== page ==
learn. the british monarchy.

No, I’m not invited to go. I’m not even a citizen. And I don’t know anyone involved. Yet, I cannot resist the hype and the anticipation of the Royal Wedding. Thankfully, I have been invited to watch… we all have.

With every news segment, article, and hour long special on the House of Windsor, I find myself reminiscing about my time inLondon. So here is what I remember of my “encounter” with the Queen.

“When is Lizzy’s birthday?”

My friend Katy was student teaching during our semester in London and hoping for a glimpse of the Queen, live and in person, while we were there. After all, we don’t fully comprehend the idea of a monarch or a royal family or really even pomp and circumstance on this side of the pond. So, Katy asked the teacher with whom she was working if there would be an opportunity.

Carole in turn asked her coworker, “When is Lizzy’s birthday?” thinking that might be our chance.

At the retelling of this conversation, I was taken aback yet completely amused knowing that Her Majesty Queen Elizabeth could be referred to with such familiarity. It was a learning moment, an insight into the British perspective of the Royal Family. Of course, on some level I could relate. More than enough Americans were referring to the President as “W” (“Dub-yuh”) at the time, and if that isn’t a dilution of a name, I don’t know what is. Lessons aside, the most important discovery from Katy and Carole’s discussion was that our best chance of seeing the Queen was the State Opening of Parliament that November.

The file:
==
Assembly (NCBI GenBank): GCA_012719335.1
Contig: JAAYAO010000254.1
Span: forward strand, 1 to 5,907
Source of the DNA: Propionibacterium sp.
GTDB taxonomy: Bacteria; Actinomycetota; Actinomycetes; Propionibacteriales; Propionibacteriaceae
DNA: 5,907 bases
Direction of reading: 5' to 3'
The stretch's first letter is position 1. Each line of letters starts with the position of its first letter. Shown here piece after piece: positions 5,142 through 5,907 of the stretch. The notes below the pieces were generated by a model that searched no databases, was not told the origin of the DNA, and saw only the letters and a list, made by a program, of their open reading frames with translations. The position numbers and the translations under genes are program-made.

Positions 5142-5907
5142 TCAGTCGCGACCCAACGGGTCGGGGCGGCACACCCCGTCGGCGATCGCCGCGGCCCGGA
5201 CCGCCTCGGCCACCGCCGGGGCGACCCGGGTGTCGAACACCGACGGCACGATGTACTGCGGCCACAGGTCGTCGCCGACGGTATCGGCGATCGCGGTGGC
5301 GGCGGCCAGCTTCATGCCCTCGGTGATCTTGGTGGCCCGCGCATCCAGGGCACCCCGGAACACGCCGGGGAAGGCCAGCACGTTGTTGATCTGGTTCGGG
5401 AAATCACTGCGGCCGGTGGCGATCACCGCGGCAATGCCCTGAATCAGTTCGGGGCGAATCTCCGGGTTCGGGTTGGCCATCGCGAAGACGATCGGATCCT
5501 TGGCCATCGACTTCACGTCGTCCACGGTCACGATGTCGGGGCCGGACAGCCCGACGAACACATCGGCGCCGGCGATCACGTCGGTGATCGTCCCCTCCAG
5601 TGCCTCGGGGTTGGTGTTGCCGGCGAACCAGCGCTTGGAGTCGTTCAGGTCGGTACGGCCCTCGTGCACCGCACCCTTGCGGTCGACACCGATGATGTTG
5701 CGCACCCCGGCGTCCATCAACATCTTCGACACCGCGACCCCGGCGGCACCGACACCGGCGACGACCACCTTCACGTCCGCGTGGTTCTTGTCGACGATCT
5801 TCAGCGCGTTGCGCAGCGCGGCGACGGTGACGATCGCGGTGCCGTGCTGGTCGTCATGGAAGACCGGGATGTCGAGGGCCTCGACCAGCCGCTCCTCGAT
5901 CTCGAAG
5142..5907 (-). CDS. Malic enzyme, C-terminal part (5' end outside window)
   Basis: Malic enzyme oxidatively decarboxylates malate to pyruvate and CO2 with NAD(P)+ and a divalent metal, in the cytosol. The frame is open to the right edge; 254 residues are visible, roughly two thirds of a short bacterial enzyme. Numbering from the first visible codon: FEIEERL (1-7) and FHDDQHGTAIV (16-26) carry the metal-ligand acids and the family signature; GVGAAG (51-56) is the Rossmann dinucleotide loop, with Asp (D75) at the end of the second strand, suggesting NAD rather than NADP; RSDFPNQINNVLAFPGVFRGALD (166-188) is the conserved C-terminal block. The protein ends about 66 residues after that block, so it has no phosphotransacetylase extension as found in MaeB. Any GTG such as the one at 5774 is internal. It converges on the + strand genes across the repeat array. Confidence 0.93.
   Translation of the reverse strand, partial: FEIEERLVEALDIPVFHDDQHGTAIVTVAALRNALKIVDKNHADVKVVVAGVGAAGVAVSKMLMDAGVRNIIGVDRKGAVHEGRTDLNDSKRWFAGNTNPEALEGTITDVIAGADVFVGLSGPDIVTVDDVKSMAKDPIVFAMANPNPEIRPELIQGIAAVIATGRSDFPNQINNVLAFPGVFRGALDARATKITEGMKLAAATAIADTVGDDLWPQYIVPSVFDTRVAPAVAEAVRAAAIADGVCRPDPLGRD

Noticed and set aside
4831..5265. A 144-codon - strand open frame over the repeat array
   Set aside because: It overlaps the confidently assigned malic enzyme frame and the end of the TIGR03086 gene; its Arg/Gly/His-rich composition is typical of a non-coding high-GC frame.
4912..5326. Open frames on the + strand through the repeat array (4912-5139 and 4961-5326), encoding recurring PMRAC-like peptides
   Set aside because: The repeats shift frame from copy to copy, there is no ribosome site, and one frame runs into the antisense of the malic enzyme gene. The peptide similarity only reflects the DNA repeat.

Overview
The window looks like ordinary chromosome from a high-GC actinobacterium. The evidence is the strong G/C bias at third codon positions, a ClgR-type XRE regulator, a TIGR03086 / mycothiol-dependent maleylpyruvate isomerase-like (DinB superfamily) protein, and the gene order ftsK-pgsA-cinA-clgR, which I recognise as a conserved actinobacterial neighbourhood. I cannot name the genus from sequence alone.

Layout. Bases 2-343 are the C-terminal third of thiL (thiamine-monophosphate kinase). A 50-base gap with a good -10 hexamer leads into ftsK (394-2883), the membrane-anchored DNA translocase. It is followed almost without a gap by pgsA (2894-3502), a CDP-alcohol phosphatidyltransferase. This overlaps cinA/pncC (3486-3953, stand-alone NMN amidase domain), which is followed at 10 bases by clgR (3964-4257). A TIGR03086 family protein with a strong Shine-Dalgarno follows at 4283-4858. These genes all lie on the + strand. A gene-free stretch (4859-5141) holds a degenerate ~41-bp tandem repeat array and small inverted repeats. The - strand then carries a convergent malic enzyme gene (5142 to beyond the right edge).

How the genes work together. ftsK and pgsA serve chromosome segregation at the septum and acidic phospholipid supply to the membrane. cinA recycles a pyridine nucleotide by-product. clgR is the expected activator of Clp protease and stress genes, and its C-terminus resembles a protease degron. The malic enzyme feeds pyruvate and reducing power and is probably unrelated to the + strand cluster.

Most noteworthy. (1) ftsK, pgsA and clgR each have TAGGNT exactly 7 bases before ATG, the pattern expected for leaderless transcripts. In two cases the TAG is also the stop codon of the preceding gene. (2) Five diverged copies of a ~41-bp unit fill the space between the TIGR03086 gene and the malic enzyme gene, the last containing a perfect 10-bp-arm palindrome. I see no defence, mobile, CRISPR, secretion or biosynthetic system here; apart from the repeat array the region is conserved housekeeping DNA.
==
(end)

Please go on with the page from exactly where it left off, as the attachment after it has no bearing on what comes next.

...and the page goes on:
On November 17th, Katy and I secured our position on the walkway in view of Westminster Abbey and Parliament to watch the grand parade. A military band, a horse-drawn carriage for the symbols of the State, including the Crown, and finally a horse-drawn carriage for the Queen and Duke of Edinburgh made their way fromBuckingham Palace to the Houses of Parliament. We waved. I took a photo or two since I was conserving exposures on my compact 35mm film camera.

The Crown in Carriage

The Queen in Carriage

And that was my brush with Lizzy…excuse me, Her Majesty.

Perhaps my experience of the British pageantry then, the rarity of events so grandiose as a royal wedding, and the accessibility of the entire thing are the ingredients of my interest. Since the monarchy has really advanced with the times in the last decade or two, there is more than enough information available to answer your questions about the role of the Royals and their part in history. The official site for the British Monarchy is a great place to start, complete with a family tree, descriptions of residences and ceremonies, You Tube videos, and a link to the Royal Facebook page and twitter account (which of course follows no other accounts). I told you they had modernized a bit.

All this is helping inform my viewing party plans, so stay tuned.


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